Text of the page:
The First World War, then, is above all a military historian’s book and will delight Keegan’s many fans. But his newest work is not much more than that, and in no way is its publication, as the British dust jacket claims, “a major historical and literary event.” There is really nothing on the causes of the war, on that fateful combination of passions and misperceptions that swept Europe over the brink. As a military narrative, this is very much a story of the war on the Western front, especially as seen from the British viewpoint, and I was struck by how much it resembled such traditional narratives as that composed by my former boss, Sir Basil Liddell Hart, over half a century ago.1 By contrast, Chapter Seven, entitled “The War Beyond the Western Front,” contains a mélange of campaign narratives—the cruiser war at sea, the Serbian campaign, Italy’s fighting, the war in East Africa, and the Salonika and Gallipoli landings—all briskly treated in fifty-three pages before the author returns to his more detailed analyses of Verdun and the Somme.

Overall, the war at sea gets much less coverage than that on land, and the war in the air even less. The Middle East campaigns are briefly discussed. There is little or nothing on the home front, on war propaganda, on the role of women and labor, or on the critically important mobilization of the war economies. The conclusion, if that is the right term to describe Keegan’s reflections on the tragedy and folly of war, is scanty in the extreme. One gets the feeling that the author’s heart was not fully into this undertaking once he moved away from the topics he knows best, the killing fields of the Western and Eastern fronts.

In that respect, the second work under review, Niall Ferguson’s The Pity of War, could not be more different. He has strong messages to advance and a wide range of subjects. His book has caused great controversy in Britain itself, where its author is variously described as the most brilliant young historian of his generation or as a gadfly or a political ideologue. His book is weighty, learned, accompanied by thousands of footnotes and a truly daunting bibliography of secondary works; and it is also reinforced by archival sources from the Public Record Office, London, to the Bundesarchiv in Koblenz. It is possibly the most important book to appear in years both on the origins of the First World War (with six chapters and 173 pages), and on the nature and impacts of that conflict (eight chapters and 259 pages).

It should be made clear immediately that The Pity of War is not an attempt at a complete, detached synthesis, and for two reasons. The first is structural. This book really is a series of linked, analytical essays, each of which attempts to answer one of the ten “big” questions that Ferguson poses at the outset, such as: Was the war inevitable? Why did Britain intervene? Why did men keep on fighting for so long, and then cease fighting in 1918 so quickly? The second reason is that, among its many bold arguments, The Pity of War has put forward a really distinctive and deliberate claim—that as a “world” war this struggle both was unnecessary and was chiefly the fault of the British—which of course has caused so much of the fuss in Ferguson’s own country.

There is much to admire in The Pity of War. To begin with, it is the best effort this reviewer has seen to integrate economics into those well-known debates about the World War’s origins and aims that are so often the preserve of military and diplomatic historians. Ferguson’s earlier works, on banking and business in Hamburg and on the House of Rothschild, are vast and rather sophisticated exercises in economic history, which stand him in equally good stead here.2 The author is very good on Europe’s pre-war economy and especially on the heated discussion during the pre-war years of the Polish banker Ivan Bloch’s hypothesis that a Great Power war would most likely never occur because of the horrendous damage it would inflict upon Europe’s populations and economies. Ferguson is excellent on the vital topic of the mobilization of resources, with comparisons of Allied incompetence and the rather better German record for most of the war. And his book includes a very interesting argument about paying for the war and the question of reparations. “The real problem with the peace,” he writes, “was not that it was too harsh, but that the Allies failed to enforce it: not so much ‘won’t pay’ as ‘can’t collect.”’ Here, as elsewhere, his text is opinionated and radical, and many economic historians will be uneasy at his iconoclasm. But if they wish to challenge Ferguson’s views, they will have to battle him, archive by archive and footnote by footnote. He certainly knows how to stir the pot.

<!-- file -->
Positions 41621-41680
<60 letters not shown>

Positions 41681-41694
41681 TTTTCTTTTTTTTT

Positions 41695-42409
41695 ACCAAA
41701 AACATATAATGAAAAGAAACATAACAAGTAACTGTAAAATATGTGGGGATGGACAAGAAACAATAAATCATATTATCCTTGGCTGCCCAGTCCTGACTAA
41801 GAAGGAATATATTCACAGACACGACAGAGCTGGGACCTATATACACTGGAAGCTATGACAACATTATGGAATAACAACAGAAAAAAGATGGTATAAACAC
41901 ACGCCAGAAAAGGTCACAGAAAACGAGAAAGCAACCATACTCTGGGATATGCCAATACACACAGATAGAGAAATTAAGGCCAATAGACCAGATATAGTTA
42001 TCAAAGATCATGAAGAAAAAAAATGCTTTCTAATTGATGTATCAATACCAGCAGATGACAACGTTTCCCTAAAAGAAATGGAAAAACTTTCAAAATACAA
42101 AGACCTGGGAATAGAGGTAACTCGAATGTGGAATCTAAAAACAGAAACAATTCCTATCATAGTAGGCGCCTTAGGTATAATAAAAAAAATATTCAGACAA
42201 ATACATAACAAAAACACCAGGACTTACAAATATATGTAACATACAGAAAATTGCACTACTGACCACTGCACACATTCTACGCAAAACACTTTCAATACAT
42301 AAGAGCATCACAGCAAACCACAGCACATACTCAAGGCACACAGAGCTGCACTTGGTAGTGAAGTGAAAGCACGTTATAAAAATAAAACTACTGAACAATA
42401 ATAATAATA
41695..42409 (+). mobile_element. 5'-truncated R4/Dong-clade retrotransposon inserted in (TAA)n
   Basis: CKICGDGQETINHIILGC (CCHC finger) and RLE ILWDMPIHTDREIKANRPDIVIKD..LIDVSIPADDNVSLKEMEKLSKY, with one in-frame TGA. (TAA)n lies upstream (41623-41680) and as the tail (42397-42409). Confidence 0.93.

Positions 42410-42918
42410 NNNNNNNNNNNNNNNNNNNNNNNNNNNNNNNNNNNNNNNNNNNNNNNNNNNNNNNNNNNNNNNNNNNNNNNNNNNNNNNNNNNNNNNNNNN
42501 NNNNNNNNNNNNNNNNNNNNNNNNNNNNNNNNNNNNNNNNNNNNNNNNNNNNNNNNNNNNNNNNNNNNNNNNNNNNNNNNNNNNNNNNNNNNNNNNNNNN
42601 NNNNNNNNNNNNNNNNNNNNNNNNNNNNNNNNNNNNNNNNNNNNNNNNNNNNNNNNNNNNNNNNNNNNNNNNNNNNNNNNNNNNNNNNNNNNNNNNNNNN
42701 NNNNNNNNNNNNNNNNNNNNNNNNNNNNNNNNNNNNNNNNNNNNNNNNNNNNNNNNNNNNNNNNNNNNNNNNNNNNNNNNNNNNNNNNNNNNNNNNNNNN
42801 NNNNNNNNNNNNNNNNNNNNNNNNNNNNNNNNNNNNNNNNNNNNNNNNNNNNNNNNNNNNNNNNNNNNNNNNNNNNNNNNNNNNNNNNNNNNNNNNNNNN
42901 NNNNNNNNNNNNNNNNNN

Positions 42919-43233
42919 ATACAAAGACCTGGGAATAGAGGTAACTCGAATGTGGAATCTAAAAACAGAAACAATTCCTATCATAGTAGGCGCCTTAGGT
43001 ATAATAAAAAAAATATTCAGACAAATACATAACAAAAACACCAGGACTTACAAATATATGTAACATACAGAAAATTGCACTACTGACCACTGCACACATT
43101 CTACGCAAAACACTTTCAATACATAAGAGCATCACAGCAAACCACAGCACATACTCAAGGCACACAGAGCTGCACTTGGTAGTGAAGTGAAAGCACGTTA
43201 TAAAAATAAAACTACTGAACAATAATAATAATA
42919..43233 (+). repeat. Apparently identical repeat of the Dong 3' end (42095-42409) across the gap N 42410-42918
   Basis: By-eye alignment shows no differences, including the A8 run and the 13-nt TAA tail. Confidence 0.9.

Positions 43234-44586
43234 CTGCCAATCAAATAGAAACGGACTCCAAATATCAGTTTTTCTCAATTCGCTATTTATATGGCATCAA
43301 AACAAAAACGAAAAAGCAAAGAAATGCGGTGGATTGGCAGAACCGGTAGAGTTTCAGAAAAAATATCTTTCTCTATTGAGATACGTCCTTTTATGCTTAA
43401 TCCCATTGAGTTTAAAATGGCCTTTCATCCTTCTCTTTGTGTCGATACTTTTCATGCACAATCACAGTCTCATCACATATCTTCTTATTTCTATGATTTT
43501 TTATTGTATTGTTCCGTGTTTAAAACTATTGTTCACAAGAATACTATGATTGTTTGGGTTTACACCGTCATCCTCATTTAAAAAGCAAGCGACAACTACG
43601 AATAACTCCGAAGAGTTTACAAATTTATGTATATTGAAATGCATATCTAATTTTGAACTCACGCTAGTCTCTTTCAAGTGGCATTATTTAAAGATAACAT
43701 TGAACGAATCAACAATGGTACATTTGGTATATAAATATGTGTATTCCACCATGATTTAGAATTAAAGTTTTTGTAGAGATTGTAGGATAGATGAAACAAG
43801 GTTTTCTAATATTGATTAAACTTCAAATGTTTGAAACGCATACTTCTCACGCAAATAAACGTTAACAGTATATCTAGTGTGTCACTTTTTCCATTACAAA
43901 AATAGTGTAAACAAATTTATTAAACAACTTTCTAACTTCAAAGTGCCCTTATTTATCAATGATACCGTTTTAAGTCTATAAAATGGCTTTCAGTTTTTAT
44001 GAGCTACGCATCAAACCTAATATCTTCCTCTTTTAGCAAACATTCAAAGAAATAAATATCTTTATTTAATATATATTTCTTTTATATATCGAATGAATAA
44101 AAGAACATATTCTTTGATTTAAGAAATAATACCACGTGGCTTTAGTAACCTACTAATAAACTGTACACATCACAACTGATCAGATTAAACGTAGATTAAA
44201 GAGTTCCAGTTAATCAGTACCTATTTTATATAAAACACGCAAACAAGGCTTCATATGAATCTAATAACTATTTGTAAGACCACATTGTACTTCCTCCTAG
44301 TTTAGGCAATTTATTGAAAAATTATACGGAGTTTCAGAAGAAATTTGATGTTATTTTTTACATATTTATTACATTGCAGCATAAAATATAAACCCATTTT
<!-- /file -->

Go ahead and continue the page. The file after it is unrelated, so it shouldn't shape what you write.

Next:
Other aspects of this book are also impressive. There are some truly insightful remarks about the literature of war and its many varieties, comical, celebratory, fascistic, horrific, tortured, bitter—as scholars, poets, and simple folks across Europe sought to convey the impossible to their readers. He draws on the work of such writers as Robert Graves, Wilfred Owen, and Henri Barbusse. The memorials of war (which Keegan also nicely features), its art and music, are all mentioned in Ferguson’s text, and he gives a fine account of wartime public opinion and of the evolution of propaganda, especially on the home fronts; in this respect Ferguson is more skeptical than Keegan about the images of Europe’s populations going joyfully to war in 1914 and has some nice counter-examples of the then resistance. The very detailed and provoking analysis of pre-war Anglo-German diplomacy and politics certainly entitles this study to a place among the basic works on that classic topic “The Origins of the First World War.”

  1. 1

    B.H. Liddell Hart, History of the First World War (London: Cassell, 1977; originally appeared as The Real War 1914-1918 in 1930).

  2. 2

    Niall Ferguson, Paper and Iron: Hamburg Business and German Politics in the Era of Inflation, 1897-1927 (Cambridge University Press, 1995); The World’s Banker: The History of the House of Rothschild (London: Weidenfeld & Nicolson, 1998).